Thursday, May 13, 2010

UMNO 64th Anniversary? err.. which UMNO?

11th May 2010, is the 64th ANNIVERSARY of the formation of United Malays National Organisation, or UMNO. And some moron said UMNO has become ‘blood and soul’ of MOST Malaysians, as the party has been the BACKBONE of the ruling Alliance Party and later Barisan Nasional(BN), which have CONTINUOUSLY been ruling the country since the independence of Persekutuan Tanah Melayu in 1957 and the formation of Malaysia in 1963.

64th ANNIVERSARY, that’s mean UMNO is 64 years already… but is that’s true?

Let us walk thru the memory of lane...


Early history

After the British returned to Malaya in the aftermath of World War II, the Malayan Union was formed. However, the Union was met with much opposition due to its constitutional framework, which allegedly threatened Malay sovereignty over Malaya.

A series of Malay congresses were held, culminating in the formation of the nationalist party, UMNO on May 11, 1946 at the Third Malay Congress in Johor Bahru, with Datuk Onn Jaafar as its leader. UMNO strongly opposed the Malayan Union, but originally did not seek political power. UMNO was comfortable with continuing to play its supporting role to the British rulers. The leaders cooperated with the British and helped to defeat the communist insurgency.

In 1949, after the Malayan Union had been replaced by the semi-autonomous Federation of Malaya, UMNO shifted its focus to politics and governance. Being afraid of claiming 'independence' of Malaya in front of British officers, the independence is proclaimed as the independence of Malayan people, not just Malays. The Malay people thus search for their birth-rights since the government of Malaya did not proclaim it openly, resulting in a confusing situation.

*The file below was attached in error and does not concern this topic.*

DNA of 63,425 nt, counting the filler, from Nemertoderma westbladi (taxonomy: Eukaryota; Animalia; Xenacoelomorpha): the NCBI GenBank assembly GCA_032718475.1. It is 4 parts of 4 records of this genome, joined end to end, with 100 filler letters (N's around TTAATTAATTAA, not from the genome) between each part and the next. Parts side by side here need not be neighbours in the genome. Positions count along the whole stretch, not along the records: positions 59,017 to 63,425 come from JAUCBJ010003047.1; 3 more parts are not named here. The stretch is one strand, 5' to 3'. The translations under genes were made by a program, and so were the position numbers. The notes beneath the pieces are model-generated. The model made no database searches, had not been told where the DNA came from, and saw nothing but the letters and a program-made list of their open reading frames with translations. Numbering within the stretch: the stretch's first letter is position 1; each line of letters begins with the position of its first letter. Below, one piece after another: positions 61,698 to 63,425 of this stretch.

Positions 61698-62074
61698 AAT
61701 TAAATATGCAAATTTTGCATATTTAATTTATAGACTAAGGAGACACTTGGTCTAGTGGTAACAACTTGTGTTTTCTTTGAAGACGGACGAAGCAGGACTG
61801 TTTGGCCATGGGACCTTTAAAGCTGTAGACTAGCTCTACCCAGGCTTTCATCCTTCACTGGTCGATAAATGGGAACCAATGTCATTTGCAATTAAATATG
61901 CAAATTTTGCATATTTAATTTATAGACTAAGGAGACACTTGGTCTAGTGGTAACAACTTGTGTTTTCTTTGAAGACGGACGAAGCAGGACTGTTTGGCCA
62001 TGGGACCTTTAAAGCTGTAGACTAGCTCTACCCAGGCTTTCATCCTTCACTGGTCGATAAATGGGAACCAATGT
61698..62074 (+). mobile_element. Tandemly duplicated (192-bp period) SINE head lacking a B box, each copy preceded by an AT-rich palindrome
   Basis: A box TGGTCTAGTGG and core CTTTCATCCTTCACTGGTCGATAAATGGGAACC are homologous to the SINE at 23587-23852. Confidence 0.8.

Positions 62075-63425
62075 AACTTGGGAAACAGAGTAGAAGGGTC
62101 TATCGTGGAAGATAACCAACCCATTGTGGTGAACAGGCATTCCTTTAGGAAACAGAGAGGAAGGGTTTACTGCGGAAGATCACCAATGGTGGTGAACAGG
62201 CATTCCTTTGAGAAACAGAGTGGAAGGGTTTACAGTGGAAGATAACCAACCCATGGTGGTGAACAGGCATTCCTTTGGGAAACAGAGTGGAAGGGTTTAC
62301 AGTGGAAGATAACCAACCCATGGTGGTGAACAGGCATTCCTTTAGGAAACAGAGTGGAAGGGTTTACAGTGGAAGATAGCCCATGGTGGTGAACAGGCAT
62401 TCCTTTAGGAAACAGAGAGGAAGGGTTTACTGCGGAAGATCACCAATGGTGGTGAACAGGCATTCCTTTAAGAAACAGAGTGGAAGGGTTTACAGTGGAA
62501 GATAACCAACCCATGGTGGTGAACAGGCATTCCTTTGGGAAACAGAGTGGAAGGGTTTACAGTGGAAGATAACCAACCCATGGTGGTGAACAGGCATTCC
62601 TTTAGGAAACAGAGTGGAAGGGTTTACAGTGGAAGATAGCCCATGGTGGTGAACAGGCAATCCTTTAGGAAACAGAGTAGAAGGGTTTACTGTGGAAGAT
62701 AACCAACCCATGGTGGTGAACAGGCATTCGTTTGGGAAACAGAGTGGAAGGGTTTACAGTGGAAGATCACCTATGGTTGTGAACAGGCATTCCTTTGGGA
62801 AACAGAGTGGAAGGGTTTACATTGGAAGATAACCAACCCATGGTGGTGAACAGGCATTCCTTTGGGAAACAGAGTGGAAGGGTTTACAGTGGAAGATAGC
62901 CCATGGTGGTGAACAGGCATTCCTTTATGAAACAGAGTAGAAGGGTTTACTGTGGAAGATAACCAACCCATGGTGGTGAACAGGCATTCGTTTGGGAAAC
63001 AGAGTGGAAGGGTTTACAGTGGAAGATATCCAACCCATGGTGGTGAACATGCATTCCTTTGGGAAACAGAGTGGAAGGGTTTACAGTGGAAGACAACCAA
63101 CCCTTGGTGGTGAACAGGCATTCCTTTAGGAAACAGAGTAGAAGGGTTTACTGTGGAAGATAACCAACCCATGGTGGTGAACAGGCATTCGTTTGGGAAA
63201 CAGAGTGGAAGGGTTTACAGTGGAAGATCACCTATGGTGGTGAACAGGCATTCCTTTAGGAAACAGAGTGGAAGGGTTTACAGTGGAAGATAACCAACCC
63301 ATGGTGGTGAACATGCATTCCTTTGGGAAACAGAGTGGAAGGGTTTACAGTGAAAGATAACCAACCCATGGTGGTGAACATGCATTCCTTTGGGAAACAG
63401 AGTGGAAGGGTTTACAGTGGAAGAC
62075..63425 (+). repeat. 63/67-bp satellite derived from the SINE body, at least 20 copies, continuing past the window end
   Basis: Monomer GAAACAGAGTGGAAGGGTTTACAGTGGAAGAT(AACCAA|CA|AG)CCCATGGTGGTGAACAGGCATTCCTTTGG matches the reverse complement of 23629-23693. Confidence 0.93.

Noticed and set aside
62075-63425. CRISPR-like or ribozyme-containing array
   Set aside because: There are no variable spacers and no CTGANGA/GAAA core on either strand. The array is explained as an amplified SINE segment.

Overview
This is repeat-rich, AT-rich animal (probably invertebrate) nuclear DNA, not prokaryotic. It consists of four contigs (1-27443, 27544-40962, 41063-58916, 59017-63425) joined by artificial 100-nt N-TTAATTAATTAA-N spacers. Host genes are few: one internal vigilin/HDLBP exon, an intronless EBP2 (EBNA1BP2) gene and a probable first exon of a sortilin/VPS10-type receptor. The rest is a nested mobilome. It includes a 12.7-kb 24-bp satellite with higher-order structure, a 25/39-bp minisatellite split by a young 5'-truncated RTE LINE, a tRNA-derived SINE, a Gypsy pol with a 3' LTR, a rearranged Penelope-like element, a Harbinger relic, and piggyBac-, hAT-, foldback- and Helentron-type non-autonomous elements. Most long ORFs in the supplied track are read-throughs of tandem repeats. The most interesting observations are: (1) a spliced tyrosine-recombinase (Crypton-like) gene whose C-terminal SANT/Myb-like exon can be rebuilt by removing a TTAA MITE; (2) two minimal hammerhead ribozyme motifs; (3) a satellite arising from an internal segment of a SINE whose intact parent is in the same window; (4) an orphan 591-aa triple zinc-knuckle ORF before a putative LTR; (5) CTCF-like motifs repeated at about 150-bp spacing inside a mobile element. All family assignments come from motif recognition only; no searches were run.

In 1951, Onn Jaafar left UMNO after failing to open its membership to non-Malay Malayans to form the Independence of Malaya Party (IMP). Tunku Abdul Rahman replaced Dato' Onn as UMNO President.

UMNO Baru (New UMNO)

On April 24, 1987, UMNO held its Annual General Assembly and triennial Party election. The then Prime Minister and party President, Mahathir Mohamad, faced his first party election in 12 years, having been elected unopposed since the 1975 UMNO election.

The politics of the Malays, particularly UMNO politics, had undergone a sea change in the first few years of the Mahathir stewardship, and the party presidency was challenged for the second time in 41 years. The first challenge was a dull affair in which Hussein Onn was opposed by a minor party official named Sulaiman Palestin. In fact, in the early 1950s, Tunku Abdul Rahman's presidency had also been challenged by C. M. Yusof, who later became the Speaker of the Dewan Rakyat, but Tunku was not properly considered an incumbent then, being only a care-taker president.

The 1987 contest was a vastly different matter.Mahathir was opposed by his very popular former Finance Minister, Tengku Razaleigh Hamzah. The press took to referring to Mahathir and his supporters as Team A, and Razaleigh's camp as Team B. Team B included then Deputy Prime Minister Tun Musa Hitam, who was also the incumbent Deputy President of UMNO seeking re-election, as well as Datuk Suhaimi Kamaruddin, the former head of UMNO Youth and president of the Belia 4B youth organisation.

Team B was critical of Mahathir's policies, arguing that the Malaysian New Economic Policy (NEP) had failed to benefit the poor Malays. It also criticised Mahathir's leadership style, alleging he acted unilaterally without consulting other leaders in UMNO and the Barisan Nasional. Team B was also perceived as less Islamist than Mahathir's faction.